City of Fort Worth providing $10 million in grants for small businesses

City officials announced May 26 that $10 million allocated to the city through the Coronavirus Aid, Relief, and Economic Security Act will be used for the “Preserve The Fort” small-business grant program. (Courtesy city of Fort Worth)
City officials announced May 26 that $10 million allocated to the city through the Coronavirus Aid, Relief, and Economic Security Act will be used for the “Preserve The Fort” small-business grant program. (Courtesy city of Fort Worth)

City officials announced May 26 that $10 million allocated to the city through the Coronavirus Aid, Relief, and Economic Security Act will be used for the “Preserve The Fort” small-business grant program. (Courtesy city of Fort Worth)

Almost a month after the city of Fort Worth accepted nearly $160 million in coronavirus relief funding from the federal government, area small businesses may soon benefit.

City officials announced May 26 that $10 million allocated to the city through the federal Coronavirus Aid, Relief, and Economic Security Act will be used for the “Preserve The Fort” small-business grant program. Grant applications will be processed in partnership with the United Way of Tarrant County and various Fort Worth chambers of commerce.

“These grants are critical to helping support and preserve the city’s small business community, which has helped define so much of Fort Worth’s character,” Economic Development Director Robert Sturns said in a city news release. “As businesses across the state start to reopen, these grants can help offset some of the costs from the recent shutdown and provide a way forward for those small businesses who have been hit hardest.”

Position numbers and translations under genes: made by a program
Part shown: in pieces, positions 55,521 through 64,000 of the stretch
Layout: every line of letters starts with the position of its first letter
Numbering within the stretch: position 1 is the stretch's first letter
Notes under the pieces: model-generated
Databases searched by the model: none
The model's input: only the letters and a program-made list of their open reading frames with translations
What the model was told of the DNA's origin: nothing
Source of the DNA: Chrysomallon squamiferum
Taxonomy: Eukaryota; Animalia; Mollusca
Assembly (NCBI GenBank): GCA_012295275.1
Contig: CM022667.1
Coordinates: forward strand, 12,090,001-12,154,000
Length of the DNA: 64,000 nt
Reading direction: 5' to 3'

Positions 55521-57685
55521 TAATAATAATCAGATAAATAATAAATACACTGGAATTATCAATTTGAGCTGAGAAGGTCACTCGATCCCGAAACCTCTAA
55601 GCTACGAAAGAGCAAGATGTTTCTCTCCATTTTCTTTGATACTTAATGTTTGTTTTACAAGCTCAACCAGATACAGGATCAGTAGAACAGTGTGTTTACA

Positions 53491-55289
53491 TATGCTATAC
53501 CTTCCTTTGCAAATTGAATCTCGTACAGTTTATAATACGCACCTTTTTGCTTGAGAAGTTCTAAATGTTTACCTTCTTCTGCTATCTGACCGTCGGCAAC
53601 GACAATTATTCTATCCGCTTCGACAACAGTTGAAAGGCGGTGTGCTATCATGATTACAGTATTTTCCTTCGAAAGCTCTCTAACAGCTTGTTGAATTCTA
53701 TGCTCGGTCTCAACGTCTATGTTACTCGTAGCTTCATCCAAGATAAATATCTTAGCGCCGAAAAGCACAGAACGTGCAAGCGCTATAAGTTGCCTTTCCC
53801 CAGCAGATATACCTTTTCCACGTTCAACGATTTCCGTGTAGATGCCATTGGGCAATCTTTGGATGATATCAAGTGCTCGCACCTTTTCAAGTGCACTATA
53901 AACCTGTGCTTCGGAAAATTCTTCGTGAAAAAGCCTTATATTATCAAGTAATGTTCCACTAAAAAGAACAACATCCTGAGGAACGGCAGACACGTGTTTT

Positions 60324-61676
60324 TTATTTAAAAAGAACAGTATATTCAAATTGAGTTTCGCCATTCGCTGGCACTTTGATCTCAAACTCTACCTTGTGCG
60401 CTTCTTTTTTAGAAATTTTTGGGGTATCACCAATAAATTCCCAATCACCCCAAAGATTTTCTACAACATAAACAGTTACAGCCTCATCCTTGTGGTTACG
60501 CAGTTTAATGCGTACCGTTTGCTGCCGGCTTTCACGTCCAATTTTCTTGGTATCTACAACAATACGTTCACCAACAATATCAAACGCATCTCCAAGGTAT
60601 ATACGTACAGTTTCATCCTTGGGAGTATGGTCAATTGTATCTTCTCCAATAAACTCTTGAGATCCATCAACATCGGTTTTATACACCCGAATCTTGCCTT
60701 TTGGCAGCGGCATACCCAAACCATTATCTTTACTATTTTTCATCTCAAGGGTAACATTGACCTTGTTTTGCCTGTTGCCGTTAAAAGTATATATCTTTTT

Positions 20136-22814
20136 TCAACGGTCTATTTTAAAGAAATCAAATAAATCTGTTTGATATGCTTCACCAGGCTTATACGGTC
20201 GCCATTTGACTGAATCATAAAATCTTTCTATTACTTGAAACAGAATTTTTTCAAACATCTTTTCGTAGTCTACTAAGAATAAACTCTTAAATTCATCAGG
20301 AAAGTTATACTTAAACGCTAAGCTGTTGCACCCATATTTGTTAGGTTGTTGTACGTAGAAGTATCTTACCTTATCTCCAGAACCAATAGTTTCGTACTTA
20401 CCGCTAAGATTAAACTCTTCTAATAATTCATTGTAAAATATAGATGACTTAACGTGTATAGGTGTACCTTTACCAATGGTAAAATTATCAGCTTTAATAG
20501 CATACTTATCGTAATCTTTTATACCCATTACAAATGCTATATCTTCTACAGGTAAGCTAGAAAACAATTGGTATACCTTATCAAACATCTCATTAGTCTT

Applications for the small-business grant program will be accepted May 26-June 8, according to the release. Business owners can apply for grants at www.fortworthtexas.gov/preserve-the-fort.

Out of the $10 million allocated to small businesses, a total of $2.5 million will be reserved for minority-owned businesses.


An additional $2.5 million will be reserved for businesses located in the city’s Neighborhood Empowerment Zones and Designated Investment Zones, which are made up of predominantly low- to moderate-income individuals.

“We applaud the City of Fort Worth for developing the ‘Preserve The Fort’ grant program and using CARES Act funding to help our small business community,” said Leah King, the president and CEO of United Way of Tarrant County. “The impact of COVID-19 has been devastating to so many small business owners who had to close because of the shelter-in-place restrictions. It is our sincere hope that these funds allow them to get back on their feet and position them for long-term success.”

Fort Worth businesses eligible for the grant program include small businesses with 250 employees or fewer, businesses that are registered to do business in the state of Texas, and businesses that have been in operation since at least September.

In addition, self-employed individuals, independent contractors and area nonprofits are also eligible. The monetary value of the grants will range from $5,000 for businesses with five or less employees to $50,000 for businesses with 51-250 employees.

City of Fort Worth officials at a special meeting April 30 accepted a total of $158.72 million from federal coronavirus funds. The $2 trillion economic relief package is designed to mitigate the economic and public health effects of COVID-19.

According to city Director of Neighborhood Development Victor Turner, eligible city expenditures for federal coronavirus relief funding include:

  • Joint Emergency Operations Center expenses such as salaries, supplies and contracts;

  • COVID-19-related overtime in various departments;

  • salaries of those reassigned to COVID-19 roles, such as the code compliance director, parks director, public events staff and others;

  • supplies and equipment such as personal protection equipment and cleaning and sanitizing supplies;

  • contractual expenditures such as RVs and hotels to host COVID-19-affected people, cleaning and so on;

  • unanticipated expenses such as emergency sick leave, emergency Family and Medical Leave Act, and unemployment; and

  • community support programs.

By Ian Pribanic
Ian Pribanic covers city government, transportation, business and education news for Community Impact Newspaper in the Keller-Roanoke-Northeast Fort Worth areas. A Washington D.C. native and University of North Texas graduate, Ian was previously an editor for papers in Oklahoma, West Texas and for Community Impact in New Braunfels.


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